Talk:The Legality of Abortion
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references? citations?. aside from the fact that this is a piss-poor 10th amendment analysis anyway in that it does not reach to the fact that the 13th and 14th amendments intercede upon state's rights to a large degree. plus many more criticisms, mostly having to do with the legal definition of a person under the constitution, and if it is rational to extend this to a fetus. as brutal and heartless as this may sound, it needs to be addressed. not here though, take it to a forum.
The Supreme Court's decision in Roe v. Wade was a tremendous legal mistake. The Supreme Court interjected itself into what should have been a legislative matter. The Constitution doesn't address this issue, and as the Tenth Amendment affirms, on issues where the Constitution is mute, we have state and federal legislatures to write our laws. The Constitution is sort of the Bible for the United States of America, and the justices of the Supreme Court are essentially the theologians who decide what it means. They aren't supposed to write a new one. They're supposed to figure out what it means. When a change in the Constitution is needed, we have a mechanism to change it, which we've used more than twenty times.
It would be better for everybody if the matter of abortion was returned to the state legislatures. In that way the people's elected representatives can write the laws in accordance with the will of their electorates. We'd only have a hodgepodge of laws across the country, and in some areas abortion would be illegal if the electorate wants it that way. That's how democracy works.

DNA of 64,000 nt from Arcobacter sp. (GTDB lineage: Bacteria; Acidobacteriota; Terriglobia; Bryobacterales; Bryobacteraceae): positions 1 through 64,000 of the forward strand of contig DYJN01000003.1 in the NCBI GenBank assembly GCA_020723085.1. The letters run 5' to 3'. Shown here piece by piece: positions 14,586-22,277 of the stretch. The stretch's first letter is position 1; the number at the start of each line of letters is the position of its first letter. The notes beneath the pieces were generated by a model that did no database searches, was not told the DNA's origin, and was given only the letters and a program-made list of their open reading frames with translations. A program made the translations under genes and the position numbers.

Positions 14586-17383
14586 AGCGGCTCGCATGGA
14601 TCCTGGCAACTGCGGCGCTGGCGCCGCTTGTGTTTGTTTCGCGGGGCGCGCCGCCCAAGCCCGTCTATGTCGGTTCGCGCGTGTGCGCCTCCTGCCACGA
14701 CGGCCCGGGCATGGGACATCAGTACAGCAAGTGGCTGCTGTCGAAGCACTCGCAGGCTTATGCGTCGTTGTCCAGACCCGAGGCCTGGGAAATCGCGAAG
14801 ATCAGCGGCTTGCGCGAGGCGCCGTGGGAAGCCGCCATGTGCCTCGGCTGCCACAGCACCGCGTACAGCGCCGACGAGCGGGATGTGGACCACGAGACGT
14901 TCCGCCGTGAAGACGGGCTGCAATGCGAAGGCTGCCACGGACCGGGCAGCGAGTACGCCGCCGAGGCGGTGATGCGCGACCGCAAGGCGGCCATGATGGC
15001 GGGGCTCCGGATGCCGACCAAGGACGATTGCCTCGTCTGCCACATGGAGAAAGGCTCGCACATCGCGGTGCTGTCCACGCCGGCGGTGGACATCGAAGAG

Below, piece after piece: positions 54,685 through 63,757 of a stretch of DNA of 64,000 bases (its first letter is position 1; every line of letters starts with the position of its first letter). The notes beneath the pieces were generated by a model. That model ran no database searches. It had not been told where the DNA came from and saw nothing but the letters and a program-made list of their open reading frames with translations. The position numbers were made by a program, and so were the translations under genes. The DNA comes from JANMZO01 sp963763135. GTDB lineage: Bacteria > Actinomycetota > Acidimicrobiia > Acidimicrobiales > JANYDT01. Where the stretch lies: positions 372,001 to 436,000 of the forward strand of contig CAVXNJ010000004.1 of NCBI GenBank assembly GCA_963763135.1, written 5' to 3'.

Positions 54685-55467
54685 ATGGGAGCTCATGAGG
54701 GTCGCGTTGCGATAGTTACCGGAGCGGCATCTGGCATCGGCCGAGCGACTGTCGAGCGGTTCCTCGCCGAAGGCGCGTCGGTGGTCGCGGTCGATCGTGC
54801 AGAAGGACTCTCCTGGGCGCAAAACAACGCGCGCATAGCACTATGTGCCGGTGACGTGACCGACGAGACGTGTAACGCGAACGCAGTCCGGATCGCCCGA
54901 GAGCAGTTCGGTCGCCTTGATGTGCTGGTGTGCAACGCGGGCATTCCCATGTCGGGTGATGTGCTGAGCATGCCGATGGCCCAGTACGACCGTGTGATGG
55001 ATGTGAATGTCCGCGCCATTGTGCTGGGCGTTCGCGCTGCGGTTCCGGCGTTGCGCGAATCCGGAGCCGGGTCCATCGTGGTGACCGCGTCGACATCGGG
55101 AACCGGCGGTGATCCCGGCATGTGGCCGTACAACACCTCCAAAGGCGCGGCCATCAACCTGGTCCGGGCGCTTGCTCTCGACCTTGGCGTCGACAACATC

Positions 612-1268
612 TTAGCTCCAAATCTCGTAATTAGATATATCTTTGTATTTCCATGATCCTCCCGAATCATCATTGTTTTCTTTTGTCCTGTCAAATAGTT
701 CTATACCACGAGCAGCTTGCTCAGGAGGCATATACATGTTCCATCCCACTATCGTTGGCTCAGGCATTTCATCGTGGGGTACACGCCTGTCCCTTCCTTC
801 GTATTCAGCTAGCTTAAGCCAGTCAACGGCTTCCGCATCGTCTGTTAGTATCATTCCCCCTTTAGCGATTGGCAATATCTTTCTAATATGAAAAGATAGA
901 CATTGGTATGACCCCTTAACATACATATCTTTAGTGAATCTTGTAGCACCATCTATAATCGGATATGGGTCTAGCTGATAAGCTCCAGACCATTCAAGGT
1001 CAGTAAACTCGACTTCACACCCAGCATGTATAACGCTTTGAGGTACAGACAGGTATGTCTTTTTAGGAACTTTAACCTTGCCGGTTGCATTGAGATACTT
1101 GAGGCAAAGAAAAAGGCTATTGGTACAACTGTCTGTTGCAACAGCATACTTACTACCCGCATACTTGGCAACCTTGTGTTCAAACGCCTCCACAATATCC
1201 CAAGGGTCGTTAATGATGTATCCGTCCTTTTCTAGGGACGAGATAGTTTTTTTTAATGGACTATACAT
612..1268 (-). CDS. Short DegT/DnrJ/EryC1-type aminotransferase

What we call law is nothing more or less than the public's collective belief, their conviction of what right and wrong is. Whether it's about murder, kidnapping, or running a red light, society decides what the rules are. In a democratic republic, we do that through the legislature by electing people who share our views. That's how laws happen. We also set up a constitution, the supreme law of the land, which is very carefully considered because it decides what the other laws may and may not do, and therefore it protects us against our transitory passions. The job of the judiciary is to interpret the laws, or in this case the constitutional principles embodied in those laws, as they apply to reality. In Roe versus Wade, the Supreme Court went too far. It legislated; it changed the law in a way not anticipated by the drafters, and that was an error. All a reversal of Roe will do is return the abortion issue to the state legislatures, where it belongs.
If abortion becomes a legislative matter, and the legislature of the several states, as the Constitution terms them, will meet and decide for themselves if the voters want to be able to end the lives of their unborn babies or not.